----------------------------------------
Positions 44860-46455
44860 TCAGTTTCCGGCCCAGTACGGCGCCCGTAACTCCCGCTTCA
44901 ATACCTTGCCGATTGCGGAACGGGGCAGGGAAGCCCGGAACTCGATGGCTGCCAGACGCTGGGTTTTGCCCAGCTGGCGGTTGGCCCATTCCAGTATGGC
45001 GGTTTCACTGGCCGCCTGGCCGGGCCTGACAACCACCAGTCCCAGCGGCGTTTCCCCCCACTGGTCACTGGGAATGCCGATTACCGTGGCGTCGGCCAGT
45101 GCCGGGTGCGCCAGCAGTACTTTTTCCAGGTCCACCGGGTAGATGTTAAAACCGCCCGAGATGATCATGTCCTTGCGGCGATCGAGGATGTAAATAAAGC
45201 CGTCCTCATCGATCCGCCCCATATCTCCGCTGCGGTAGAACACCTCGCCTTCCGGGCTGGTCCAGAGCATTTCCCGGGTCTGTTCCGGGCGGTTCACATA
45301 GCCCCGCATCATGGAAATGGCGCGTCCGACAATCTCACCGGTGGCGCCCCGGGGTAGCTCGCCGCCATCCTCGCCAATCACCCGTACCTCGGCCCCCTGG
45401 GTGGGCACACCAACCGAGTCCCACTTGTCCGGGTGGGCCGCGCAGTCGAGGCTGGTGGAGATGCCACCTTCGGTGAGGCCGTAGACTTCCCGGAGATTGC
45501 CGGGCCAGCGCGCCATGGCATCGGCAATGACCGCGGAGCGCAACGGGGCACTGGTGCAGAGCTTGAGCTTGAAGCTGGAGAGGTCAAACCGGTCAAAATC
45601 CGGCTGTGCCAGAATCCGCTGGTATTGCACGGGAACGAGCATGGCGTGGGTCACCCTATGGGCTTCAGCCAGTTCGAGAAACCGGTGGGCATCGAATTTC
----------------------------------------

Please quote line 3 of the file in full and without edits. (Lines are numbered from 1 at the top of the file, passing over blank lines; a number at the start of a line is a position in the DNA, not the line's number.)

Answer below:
44901 ATACCTTGCCGATTGCGGAACGGGGCAGGGAAGCCCGGAACTCGATGGCTGCCAGACGCTGGGTTTTGCCCAGCTGGCGGTTGGCCCATTCCAGTATGGC